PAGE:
We all know that all too often life gets in the way and derails our plans projects, and goals. The past several months have been an adventure I did not expect. This is where I have been.
On Being Diagnosed
I don’t remember when exactly I was diagnosed with Essential Tremors (ET), it was 25 years ago, give or take a few. I was in my late 40’s. A slight tremor in my hand precipitated my visit to a neurologist where she diagnosed my condition as ET.
ET, or familial tremors, are hereditary. My grandmother had Parkinsons – or so we thought. Other family members had the shaky hands but it was called “old age.” No one in the family ever sought medical help so we will never know for sure.
The neurologist advised medication. There are no medications specifically for ET; so by trial and error, you have to decide what works best for you. Some had no effect, others had very troublesome side effects. Eventually we settled on propranolol.
My Life With ET
And life went on. I worked, I played, I enjoyed life. No one noticed, or so I thought. I later learned that people had noticed even early on. Secretly I was embarrassed and did not talk about it. Like the old adage, “out of sight, out of mind.”
But as is the case, it got progressively worse. Shaking developed in both hands, my head bobbed, my voice became weak, and people started noticing. Still I was too embarrassed to explain or talk about it. I sought further medical help with a new neurologist, we tried different medications, and Deep Brain Stimulation treatment was mentioned. After many unsuccessful visits, and being told I needed to quit drinking, I quit going to that practice. They apparently did not know enough about ET to know that a drink or two actually helps to alleviate the tremor.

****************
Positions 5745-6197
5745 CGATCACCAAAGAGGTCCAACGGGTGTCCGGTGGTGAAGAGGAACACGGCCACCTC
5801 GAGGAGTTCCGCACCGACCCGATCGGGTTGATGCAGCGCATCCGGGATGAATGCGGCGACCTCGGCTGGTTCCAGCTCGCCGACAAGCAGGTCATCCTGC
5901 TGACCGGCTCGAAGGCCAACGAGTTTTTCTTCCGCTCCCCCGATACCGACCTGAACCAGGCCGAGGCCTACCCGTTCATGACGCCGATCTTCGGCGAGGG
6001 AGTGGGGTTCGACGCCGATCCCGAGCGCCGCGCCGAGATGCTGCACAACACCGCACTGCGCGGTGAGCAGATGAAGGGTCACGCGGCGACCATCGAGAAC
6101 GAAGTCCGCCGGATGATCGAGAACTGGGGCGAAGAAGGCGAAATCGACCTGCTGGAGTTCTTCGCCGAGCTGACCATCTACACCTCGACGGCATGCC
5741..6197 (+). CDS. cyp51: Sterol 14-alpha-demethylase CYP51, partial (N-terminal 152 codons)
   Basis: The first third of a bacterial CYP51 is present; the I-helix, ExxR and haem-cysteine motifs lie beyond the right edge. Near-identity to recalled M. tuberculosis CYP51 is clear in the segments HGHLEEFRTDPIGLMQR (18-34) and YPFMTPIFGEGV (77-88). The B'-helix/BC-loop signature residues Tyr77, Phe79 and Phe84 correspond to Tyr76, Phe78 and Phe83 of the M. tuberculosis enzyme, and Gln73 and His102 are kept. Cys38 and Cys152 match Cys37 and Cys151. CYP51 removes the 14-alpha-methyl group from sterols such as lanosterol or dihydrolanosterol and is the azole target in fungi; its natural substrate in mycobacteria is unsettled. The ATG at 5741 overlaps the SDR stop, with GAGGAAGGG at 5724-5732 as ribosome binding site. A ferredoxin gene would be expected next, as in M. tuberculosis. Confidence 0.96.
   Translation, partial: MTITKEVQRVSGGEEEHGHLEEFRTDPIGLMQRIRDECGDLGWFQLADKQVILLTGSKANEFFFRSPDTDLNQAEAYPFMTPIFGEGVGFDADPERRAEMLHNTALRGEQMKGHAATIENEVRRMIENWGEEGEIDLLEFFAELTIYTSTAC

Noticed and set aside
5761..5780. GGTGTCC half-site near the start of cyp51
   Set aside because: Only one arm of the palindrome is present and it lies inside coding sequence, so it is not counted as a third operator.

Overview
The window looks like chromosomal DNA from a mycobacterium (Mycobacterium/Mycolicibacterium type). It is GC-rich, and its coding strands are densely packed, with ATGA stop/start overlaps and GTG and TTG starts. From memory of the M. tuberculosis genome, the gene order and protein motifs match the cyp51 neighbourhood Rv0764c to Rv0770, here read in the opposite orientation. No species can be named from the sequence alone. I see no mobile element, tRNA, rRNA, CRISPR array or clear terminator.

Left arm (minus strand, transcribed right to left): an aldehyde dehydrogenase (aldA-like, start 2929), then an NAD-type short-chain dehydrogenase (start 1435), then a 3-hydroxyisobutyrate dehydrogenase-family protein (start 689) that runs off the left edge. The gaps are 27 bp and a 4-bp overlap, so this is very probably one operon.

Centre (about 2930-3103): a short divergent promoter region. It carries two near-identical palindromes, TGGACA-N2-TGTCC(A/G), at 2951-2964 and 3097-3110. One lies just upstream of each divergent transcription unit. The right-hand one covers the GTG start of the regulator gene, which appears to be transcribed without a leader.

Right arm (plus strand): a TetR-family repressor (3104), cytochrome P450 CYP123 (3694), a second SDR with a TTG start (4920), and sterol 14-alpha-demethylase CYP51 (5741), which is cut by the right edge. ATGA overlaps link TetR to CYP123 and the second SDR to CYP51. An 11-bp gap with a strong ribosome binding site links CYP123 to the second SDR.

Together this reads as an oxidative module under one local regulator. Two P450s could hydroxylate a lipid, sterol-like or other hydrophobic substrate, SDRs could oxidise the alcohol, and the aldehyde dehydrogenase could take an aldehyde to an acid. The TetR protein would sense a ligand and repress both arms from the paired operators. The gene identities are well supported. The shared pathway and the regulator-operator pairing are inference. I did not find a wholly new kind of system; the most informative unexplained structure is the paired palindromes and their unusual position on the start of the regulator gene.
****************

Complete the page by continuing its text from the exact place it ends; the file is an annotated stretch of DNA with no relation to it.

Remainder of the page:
When I retired my husband and I moved out of state. My condition had gotten so bad that I was not able to function. Brushing my teeth, eating, and writing were nearly impossible. My golf game suffered terribly. Imagine trying to hit a ball when your hands are shaking – good luck! My condition became a topic of conversation with our new friends.
With the help of a new primary care physician I was able to connect with a neurologist, a specialist in movement disorders (Parkinson’s, ET). Within a very short time, I was talking to a neurological surgeon about Deep Brain Stimulation – brain surgery! Almost immediately they had me scheduled for surgery.
It has been three months since my DBS surgery. It was an amazing success, the doctors were overjoyed. The surgical cuts have healed and I am working with my neurologist and his team to adjust my DBS generator to the optimum settings to control the tremors. They tell me it could take up to a year.
In the meantime, so many things have changed:
- I can write my name;
- write a letter to my 89 year old mother;
- talk on the phone; eat out; brush my teeth; hold a glass;
- And, I can talk about my condition.
I am not advocating for DBS. It was a very scary and difficult decision, one I could not have made without the encouragement and support of my husband, my family and our new friends and their concern for my future quality of life – and, of course, without the confidence and compassion of my doctors and the entire medical team.
For more information about ET visit the International ET Foundation website.